Mon. Oct 21st, 2019

The TVR Griffith 400 Sports Car

A review of The TVR Griffith 400 Sports Car, covering development, important features, and technical data of this the fifth model in the TVR range.

In this Article, I offer a nostalgic look at the TVR Griffith 400, one of an elite group of classic cars, which was manufactured during the period 1964 to 1966.

Launched in 1964, the two door, two seater TVR Griffith 400 was the successor to the Griffith 200, which was phased out in 1963. It featured:

  • An enlarged radiator, with two electric fans, to improve cooling, which was very necessary in a car with a V8 engine in a fibreglass body, that already had a reputation for engine overheating
  • A redesigned rear suspension
  • A slightly modified rear section, including a new window to provide improved visibility, and offer a more modern appearance
  • Addition of a distinctive circular rear light assembly, as used in the Ford Cortina Mark 1 saloon

It was powered by the special equipment HI-PO Ford 289 cubic inch (4722 cc) Windsor V8, overhead valve engine, fitted with three carburetors, and linked to a four speed gearbox.

This engine developed 271 bhp at 6000 rpm, and 312 ft/lbs of torque at 3400 rpm, and produced a top speed of 155 mph, with a 0-60 mph time of 4.6 secs.

It had a compression ratio of 10.5:1, and through-the-gears times of: 40-70 mph in 3.3 secs, and 50-90 mph in 6.5 secs.

This HI-PO engine was available as an optional extra in the Griffith 200 variant, which tended to use the standard Ford 289 V8 unit that developed 195 bhp.

Unbelievably, despite the huge increase in power produced with the 200 variant, it was still fitted with the same BMC back axle as used in the Grantura Mark 3, with the 1.8 litre engine.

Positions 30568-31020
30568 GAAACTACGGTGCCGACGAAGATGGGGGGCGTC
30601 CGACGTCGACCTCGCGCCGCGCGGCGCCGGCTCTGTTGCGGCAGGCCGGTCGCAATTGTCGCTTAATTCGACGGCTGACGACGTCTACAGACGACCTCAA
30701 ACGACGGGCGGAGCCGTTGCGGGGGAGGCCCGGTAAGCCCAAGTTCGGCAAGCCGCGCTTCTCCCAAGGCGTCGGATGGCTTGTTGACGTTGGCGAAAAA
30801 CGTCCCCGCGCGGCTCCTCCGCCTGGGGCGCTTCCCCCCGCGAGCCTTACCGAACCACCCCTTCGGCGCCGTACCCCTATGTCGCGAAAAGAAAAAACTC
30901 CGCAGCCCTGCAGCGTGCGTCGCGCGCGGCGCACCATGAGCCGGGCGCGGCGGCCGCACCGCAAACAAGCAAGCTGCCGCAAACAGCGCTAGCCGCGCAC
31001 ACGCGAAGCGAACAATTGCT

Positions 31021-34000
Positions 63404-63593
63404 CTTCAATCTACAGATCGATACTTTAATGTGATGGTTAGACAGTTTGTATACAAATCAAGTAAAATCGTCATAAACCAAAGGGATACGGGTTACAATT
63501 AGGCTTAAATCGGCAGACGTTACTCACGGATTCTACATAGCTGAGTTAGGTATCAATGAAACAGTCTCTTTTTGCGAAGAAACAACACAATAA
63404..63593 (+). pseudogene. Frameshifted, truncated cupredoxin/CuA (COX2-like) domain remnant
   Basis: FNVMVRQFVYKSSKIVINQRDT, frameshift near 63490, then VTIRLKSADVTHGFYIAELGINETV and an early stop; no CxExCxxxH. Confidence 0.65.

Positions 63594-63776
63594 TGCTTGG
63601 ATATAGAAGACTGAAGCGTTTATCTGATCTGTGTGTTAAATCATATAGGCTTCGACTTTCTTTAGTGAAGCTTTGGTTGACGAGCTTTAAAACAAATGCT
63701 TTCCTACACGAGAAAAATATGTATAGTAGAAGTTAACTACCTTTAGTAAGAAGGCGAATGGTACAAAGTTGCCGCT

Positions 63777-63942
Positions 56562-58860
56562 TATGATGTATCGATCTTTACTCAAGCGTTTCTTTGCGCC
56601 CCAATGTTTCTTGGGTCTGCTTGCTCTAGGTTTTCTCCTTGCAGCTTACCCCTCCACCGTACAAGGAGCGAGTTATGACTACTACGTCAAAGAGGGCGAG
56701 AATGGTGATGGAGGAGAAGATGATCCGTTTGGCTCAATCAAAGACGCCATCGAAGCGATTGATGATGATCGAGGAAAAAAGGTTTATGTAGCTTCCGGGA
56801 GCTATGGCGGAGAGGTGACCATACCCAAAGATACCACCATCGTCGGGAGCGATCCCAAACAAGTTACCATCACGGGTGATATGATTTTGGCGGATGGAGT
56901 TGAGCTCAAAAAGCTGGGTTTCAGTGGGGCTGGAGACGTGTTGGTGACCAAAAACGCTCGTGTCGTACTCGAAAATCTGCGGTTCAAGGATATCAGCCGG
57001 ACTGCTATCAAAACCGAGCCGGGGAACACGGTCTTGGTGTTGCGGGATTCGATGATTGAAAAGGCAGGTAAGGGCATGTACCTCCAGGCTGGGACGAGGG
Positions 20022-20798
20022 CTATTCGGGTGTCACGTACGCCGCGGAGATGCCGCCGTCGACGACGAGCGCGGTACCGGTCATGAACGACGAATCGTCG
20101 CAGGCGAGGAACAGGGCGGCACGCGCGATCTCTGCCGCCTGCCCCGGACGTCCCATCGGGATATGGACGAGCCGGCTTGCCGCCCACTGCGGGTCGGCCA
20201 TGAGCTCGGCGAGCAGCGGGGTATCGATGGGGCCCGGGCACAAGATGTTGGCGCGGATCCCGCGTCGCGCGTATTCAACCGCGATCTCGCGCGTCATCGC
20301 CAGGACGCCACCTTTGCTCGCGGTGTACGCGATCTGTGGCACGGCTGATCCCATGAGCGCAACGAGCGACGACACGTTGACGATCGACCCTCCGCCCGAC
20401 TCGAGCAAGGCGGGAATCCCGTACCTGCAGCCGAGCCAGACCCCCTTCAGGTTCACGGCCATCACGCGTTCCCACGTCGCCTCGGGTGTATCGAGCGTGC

Due to the addition of an alternative Salisbury differential, with a higher gear ratio, the 400 variant was slightly heavier than the 200 version.

However, the upside was that this addition helped to produce a higher top speed for the 400.

As a result of its redesigned rear suspension, the 400 was significantly lighter than its greatest adversary, the AC Cobra, which increased its relative performance.

However, the 400 suffered from the same build quality problems as had beset the 200 although, ironically, the cars destined for the UK market were built to a higher standard.

In early 1965, the east coast of the USA was brought to a near standstill by a prolonged dock strike.

This caused a severe disruption in the supply of 400 variant bodies that were being delivered from TVR in the UK.

If this was not bad enough, it also caused delays in the shipment of the body panels for the new Griffith 600.

This particular model featured a restyled body, built of steel rather than GRP, and produced in Turin, Italy.

Jack Griffith even went to the lengths of having the GRP bodies shipped by air across the Atlantic in order to maintain production.

The final outcome was that only 59 units of the Griffith 400 were built that year on his New York assembly line.

As a result, in 1966, he had no alternative but to cease production of the 400.

This marked the end of the TVR Griffith 400.

Perhaps this stroll down memory lane might have answered, or at least shed light on, a possible question:
Which TVR Sports Car is Your Favourite?

However, should this question still remain unanswered, I will be reviewing, in some detail, in future articles within this website, the entire range of TVR sports cars which were featured in the memorable era spanning 1946 to 1967.

I hope you join me in my nostalgic travels “down sports car memory lane”.

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